The Center for Global Sustainability and the University of Maryland’s Harrison Program in the Department of Government and Politics, is pleased to welcome Michael R. Davidson to the first CGS Forum of the Fall 2018 semester.
Michael Davidson is a post-doctoral fellow in the Harvard Kennedy School’s Belfer Center for Science and International Affairs. Michael studies the engineering implications and political conflicts of deploying renewable energy at scale and building electricity market institutions, with a focus on China and India. His work has appeared in Nature Energy, IEEE Transactions on Power Systems, and in the edited volume, The Political Economy of Clean Energy Transitions. He holds a PhD in engineering systems from the Massachusetts Institute of Technology. www.mdavidson.org
Michael Davidson will be presenting on “Bringing Wind to Market: Will China’s Power Market Reforms Benefit Renewables?”
Intermittent renewable energy—e.g., solar and wind—creates complications for electricity systems and markets. One of the most pressing issues is integration—connecting and managing renewable electricity fluctuations through the grid—with numerous systems experiencing curtailment (forced spillage) as penetrations rise. In China, some regions have had over 40% curtailment of wind energy and similar levels for solar, much higher than other systems with comparable or higher amounts of renewable energy. These raise the effective cost of investing in alternatives to coal, making it more difficult to achieve environmental and health goals.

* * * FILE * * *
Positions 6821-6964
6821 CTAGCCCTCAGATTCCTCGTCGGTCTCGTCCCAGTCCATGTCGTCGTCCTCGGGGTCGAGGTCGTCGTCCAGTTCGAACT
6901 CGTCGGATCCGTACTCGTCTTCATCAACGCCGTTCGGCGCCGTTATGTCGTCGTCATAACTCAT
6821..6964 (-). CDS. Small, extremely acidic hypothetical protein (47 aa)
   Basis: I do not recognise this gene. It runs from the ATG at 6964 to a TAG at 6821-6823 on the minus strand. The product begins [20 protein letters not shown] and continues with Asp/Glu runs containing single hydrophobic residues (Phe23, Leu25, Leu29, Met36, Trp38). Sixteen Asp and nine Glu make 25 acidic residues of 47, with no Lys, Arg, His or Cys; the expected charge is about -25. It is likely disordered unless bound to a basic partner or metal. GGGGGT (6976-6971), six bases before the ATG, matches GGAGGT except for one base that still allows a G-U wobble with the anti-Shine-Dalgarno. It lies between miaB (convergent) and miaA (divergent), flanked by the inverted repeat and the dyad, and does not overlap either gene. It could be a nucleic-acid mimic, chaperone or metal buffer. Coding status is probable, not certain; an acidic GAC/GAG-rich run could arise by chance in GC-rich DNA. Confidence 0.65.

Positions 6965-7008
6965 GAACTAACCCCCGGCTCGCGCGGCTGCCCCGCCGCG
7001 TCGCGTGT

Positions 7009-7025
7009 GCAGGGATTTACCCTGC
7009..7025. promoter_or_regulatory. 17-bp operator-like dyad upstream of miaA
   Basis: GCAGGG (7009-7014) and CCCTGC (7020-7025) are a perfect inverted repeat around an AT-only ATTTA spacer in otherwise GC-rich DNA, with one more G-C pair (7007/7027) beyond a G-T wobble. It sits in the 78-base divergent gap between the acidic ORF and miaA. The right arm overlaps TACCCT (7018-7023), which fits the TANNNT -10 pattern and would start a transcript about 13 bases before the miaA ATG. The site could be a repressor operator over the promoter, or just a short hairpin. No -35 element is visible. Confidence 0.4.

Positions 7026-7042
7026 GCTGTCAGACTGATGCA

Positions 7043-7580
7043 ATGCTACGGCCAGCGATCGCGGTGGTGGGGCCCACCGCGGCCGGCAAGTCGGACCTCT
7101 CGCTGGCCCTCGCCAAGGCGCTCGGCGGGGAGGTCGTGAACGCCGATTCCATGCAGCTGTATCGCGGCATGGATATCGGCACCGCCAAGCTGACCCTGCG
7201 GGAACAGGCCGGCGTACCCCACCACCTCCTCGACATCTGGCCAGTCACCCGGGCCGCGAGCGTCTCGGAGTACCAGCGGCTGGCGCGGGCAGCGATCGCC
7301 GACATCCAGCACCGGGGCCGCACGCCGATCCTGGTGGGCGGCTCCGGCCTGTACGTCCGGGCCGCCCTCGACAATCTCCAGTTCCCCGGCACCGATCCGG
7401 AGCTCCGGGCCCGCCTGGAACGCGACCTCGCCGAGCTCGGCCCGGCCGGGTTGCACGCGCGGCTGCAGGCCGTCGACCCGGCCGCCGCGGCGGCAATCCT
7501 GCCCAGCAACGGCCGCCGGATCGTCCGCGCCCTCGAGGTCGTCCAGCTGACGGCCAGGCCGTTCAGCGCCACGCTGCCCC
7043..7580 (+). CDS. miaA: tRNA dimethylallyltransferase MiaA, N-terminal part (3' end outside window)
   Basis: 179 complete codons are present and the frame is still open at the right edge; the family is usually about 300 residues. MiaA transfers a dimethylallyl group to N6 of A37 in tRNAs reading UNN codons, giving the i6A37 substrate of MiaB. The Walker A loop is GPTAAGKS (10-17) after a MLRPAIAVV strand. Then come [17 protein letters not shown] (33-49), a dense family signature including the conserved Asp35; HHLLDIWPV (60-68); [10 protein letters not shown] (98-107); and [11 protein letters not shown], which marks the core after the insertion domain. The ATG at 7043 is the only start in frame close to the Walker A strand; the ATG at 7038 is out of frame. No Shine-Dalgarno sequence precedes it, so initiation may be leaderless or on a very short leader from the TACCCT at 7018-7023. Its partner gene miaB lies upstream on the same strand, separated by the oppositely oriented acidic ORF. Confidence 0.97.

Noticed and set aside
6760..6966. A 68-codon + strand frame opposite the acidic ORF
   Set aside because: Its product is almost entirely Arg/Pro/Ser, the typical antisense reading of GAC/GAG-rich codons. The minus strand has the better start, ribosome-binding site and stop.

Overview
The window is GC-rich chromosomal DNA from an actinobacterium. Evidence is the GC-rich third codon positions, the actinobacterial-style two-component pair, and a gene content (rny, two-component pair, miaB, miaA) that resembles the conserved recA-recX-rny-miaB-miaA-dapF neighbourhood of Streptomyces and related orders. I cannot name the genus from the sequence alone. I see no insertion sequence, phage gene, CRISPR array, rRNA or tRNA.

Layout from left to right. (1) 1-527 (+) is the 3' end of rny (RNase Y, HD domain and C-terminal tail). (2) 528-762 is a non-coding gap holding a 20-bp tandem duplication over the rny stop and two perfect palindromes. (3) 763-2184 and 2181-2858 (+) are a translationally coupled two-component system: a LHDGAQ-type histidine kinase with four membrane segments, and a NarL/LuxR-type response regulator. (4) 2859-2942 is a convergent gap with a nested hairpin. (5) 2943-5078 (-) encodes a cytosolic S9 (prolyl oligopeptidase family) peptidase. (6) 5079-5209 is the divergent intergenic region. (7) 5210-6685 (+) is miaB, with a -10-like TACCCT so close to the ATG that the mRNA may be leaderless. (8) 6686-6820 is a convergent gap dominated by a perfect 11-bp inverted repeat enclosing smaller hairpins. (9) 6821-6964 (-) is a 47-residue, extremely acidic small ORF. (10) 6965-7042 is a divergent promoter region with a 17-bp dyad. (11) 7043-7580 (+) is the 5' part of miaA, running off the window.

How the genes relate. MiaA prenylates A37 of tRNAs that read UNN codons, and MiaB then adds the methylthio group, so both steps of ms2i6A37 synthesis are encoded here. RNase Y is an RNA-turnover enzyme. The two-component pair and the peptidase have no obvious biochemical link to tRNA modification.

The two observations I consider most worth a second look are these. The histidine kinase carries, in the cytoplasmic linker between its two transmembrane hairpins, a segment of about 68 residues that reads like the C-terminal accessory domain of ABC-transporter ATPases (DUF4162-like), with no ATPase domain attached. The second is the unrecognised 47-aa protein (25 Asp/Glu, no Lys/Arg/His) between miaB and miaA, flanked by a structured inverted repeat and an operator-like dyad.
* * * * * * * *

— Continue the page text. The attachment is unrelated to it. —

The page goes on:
Renewable energy challenges are also taking place amidst the largest institutional changes to China’s power system in 15 years, as the country tries to stand up markets in place of legacy planning processes. This talk will present multiple case studies of markets implemented or discussed in four major grids of China based on several years of interviews beginning in 2015. These cases reveal how markets are designed, implemented and overseen by provincial governments, with significant heterogeneity and sources of inefficiencies. A standard power systems optimization model is then developed and used to quantify causes of wind curtailment in three of the regions. Findings indicate that popular reforms, such as shifting planning quotas to market-based contracts, do not address these underlying conflicts, though other reforms may.